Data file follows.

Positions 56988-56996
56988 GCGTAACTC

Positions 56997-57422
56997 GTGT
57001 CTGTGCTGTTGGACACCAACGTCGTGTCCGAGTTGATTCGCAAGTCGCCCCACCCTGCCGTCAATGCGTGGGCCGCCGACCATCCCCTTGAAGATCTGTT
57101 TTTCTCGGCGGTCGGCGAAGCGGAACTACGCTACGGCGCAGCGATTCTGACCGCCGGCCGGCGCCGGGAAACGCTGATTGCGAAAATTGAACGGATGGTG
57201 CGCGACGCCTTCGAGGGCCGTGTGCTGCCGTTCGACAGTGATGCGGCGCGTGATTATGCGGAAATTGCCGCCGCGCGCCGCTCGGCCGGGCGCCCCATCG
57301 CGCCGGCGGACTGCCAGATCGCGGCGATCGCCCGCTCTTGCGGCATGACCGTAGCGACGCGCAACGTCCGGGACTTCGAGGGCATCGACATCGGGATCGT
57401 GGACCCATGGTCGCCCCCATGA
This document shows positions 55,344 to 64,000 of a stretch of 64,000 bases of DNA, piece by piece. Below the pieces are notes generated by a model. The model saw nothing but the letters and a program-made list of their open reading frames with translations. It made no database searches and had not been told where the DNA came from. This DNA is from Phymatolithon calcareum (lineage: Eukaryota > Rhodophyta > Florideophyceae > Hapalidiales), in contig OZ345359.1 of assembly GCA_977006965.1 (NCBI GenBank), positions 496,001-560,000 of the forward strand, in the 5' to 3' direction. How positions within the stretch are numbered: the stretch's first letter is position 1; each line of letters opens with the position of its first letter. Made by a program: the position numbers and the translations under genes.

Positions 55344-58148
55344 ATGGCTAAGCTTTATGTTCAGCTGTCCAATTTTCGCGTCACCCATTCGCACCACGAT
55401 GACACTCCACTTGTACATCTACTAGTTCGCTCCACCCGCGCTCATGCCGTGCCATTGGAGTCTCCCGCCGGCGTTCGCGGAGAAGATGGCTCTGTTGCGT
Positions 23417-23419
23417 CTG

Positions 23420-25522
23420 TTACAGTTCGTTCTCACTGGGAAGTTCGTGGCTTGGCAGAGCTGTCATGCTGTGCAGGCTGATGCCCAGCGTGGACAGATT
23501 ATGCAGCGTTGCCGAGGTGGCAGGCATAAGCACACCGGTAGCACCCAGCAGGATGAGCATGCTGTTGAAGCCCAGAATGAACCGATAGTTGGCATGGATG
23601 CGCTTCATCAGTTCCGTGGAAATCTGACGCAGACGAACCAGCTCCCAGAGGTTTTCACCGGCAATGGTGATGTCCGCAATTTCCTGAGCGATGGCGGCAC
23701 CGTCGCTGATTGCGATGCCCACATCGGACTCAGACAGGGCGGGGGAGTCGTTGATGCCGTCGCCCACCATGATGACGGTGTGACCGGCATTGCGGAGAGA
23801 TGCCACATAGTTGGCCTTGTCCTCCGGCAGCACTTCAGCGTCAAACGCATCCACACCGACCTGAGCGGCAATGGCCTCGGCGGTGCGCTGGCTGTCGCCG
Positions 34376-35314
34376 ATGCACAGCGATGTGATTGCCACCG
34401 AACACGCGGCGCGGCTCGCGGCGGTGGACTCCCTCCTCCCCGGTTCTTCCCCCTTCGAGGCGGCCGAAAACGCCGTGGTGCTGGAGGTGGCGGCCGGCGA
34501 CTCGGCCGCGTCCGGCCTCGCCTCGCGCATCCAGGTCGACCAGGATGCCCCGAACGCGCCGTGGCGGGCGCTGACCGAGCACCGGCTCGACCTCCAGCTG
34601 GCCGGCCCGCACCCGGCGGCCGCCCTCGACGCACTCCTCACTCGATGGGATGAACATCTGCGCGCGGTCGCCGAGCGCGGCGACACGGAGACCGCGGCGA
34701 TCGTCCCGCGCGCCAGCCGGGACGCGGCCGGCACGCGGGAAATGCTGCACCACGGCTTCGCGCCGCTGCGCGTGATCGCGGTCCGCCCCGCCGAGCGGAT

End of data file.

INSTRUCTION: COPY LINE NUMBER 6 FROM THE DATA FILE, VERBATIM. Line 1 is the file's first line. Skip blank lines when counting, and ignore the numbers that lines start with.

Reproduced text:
57101 TTTCTCGGCGGTCGGCGAAGCGGAACTACGCTACGGCGCAGCGATTCTGACCGCCGGCCGGCGCCGGGAAACGCTGATTGCGAAAATTGAACGGATGGTG